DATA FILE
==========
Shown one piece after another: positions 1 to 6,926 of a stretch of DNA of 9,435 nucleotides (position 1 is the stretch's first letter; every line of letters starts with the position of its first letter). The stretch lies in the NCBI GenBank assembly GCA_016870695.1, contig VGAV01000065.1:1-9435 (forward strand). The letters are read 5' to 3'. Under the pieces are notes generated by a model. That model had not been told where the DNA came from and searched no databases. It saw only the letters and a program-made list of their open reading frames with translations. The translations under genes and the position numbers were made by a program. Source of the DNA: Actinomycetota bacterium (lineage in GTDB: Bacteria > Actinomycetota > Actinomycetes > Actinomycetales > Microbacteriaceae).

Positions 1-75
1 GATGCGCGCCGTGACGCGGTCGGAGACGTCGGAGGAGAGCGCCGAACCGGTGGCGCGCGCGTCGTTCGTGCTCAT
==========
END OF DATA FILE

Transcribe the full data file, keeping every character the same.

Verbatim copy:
Shown one piece after another: positions 1 to 6,926 of a stretch of DNA of 9,435 nucleotides (position 1 is the stretch's first letter; every line of letters starts with the position of its first letter). The stretch lies in the NCBI GenBank assembly GCA_016870695.1, contig VGAV01000065.1:1-9435 (forward strand). The letters are read 5' to 3'. Under the pieces are notes generated by a model. That model had not been told where the DNA came from and searched no databases. It saw only the letters and a program-made list of their open reading frames with translations. The translations under genes and the position numbers were made by a program. Source of the DNA: Actinomycetota bacterium (lineage in GTDB: Bacteria > Actinomycetota > Actinomycetes > Actinomycetales > Microbacteriaceae).

Positions 1-75
1 GATGCGCGCCGTGACGCGGTCGGAGACGTCGGAGGAGAGCGCCGAACCGGTGGCGCGCGCGTCGTTCGTGCTCAT